This appears to be a bug in GCC's implementation of copy elision. The C++ standard says the following:
[class.copy.elision] (emphasis mine)
This elision of copy/move operations, called copy elision, is
permitted in the following circumstances (which may be combined to
eliminate multiple copies):
- in a throw-expression, when the operand is the name of a non-volatile automatic object (other than a function or catch-clause
parameter) whose scope does not extend beyond the end of the
innermost enclosing try-block (if there is one), the copy/move
operation from the operand to the exception object can be omitted by
constructing the automatic object directly into the exception object
In the following copy-initialization contexts, a move operation might
be used instead of a copy operation:
- if the operand of a throw-expression is the name of a non-volatile automatic object (other than a function or catch-clause parameter)
whose scope does not extend beyond the end of the innermost enclosing try-block (if there is one),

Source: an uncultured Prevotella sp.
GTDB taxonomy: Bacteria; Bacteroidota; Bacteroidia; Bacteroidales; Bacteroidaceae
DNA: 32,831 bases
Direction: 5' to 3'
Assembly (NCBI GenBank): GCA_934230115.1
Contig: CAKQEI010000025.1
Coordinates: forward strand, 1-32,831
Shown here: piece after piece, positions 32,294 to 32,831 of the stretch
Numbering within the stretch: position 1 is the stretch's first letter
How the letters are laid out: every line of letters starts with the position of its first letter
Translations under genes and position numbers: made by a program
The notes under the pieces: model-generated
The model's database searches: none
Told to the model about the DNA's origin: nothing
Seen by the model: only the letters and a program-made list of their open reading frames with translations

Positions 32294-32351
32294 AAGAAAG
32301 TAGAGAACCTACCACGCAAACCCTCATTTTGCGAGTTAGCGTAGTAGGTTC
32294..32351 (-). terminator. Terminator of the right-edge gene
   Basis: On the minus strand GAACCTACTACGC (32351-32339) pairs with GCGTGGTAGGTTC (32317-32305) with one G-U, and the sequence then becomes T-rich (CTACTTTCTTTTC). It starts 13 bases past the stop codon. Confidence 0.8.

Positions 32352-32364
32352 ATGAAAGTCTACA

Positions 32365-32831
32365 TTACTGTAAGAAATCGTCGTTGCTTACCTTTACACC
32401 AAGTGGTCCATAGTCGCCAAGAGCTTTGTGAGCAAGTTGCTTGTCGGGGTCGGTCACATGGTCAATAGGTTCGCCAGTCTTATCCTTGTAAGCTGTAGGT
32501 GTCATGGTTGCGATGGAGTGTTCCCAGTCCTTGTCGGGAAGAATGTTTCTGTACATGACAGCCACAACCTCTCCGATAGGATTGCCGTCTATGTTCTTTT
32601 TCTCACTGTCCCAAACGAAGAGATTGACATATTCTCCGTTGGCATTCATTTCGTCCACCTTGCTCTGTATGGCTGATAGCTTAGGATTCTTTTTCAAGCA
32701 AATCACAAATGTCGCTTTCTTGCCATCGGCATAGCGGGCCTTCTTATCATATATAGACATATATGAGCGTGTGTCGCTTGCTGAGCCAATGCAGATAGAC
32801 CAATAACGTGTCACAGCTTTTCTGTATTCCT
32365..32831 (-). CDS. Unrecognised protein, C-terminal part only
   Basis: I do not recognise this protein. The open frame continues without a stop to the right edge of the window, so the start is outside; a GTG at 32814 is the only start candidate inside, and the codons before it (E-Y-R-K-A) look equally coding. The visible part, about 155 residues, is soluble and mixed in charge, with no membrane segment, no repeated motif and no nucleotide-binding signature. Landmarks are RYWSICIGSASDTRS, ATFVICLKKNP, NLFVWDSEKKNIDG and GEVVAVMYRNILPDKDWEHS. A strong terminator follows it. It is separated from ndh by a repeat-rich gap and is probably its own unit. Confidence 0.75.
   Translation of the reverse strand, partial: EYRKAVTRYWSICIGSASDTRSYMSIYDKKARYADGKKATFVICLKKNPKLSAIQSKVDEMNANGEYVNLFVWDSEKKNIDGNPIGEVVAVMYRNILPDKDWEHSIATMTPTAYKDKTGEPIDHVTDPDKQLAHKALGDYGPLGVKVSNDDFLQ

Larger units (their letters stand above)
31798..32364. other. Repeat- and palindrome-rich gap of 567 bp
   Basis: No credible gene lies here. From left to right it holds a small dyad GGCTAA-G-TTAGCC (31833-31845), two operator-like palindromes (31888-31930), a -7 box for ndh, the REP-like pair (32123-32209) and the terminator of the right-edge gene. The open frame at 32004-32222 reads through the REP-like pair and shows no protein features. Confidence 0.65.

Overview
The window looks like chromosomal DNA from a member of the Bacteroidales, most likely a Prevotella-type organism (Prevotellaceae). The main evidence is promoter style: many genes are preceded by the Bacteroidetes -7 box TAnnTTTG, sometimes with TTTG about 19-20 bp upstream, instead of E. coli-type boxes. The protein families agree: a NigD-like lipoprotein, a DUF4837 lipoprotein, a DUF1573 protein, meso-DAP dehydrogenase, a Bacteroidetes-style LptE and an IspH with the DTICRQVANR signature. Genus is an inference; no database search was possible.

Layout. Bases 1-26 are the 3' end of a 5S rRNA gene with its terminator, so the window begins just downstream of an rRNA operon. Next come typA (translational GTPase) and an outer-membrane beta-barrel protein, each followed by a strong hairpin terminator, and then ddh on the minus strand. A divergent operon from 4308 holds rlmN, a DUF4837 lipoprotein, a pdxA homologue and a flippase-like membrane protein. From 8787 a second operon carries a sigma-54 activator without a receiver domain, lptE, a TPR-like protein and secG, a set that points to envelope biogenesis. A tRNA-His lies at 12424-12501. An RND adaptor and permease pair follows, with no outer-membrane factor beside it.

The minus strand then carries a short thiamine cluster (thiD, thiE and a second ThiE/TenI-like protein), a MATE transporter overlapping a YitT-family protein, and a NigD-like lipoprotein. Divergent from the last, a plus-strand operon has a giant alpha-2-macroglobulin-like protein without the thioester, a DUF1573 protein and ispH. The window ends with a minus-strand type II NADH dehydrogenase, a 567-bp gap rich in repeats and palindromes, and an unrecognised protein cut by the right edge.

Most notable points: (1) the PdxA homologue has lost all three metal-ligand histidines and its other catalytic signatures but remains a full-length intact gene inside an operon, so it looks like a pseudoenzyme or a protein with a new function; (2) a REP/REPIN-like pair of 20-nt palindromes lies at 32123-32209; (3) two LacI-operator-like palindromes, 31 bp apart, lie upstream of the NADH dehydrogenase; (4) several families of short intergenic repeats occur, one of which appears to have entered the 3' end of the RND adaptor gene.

This is a family of optimizations that allows the copy initialization of an exception object to be either avoided or done as efficiently as possible. Now, a common implementation of
std::string move construction is to leave the source string empty. This appears to be exactly what happens to your code. The
temp in the outer scope is moved from (and left empty).
But that is not the intended behavior. The scope of the
temp you throw exceeds (by far) the try block it's thrown in. So GCC has no business applying copy elision to it.
A possible workaround is to place the declaration of
temp inside the
while loop. This initialized a new
std::string object every iteration, so even if
GCC moves from it, it won't be noticeable.
Another workaround was mentioned in the comments and is to make the outer
temp a const object. This will force a copy (since a move operation requires a non-const source object).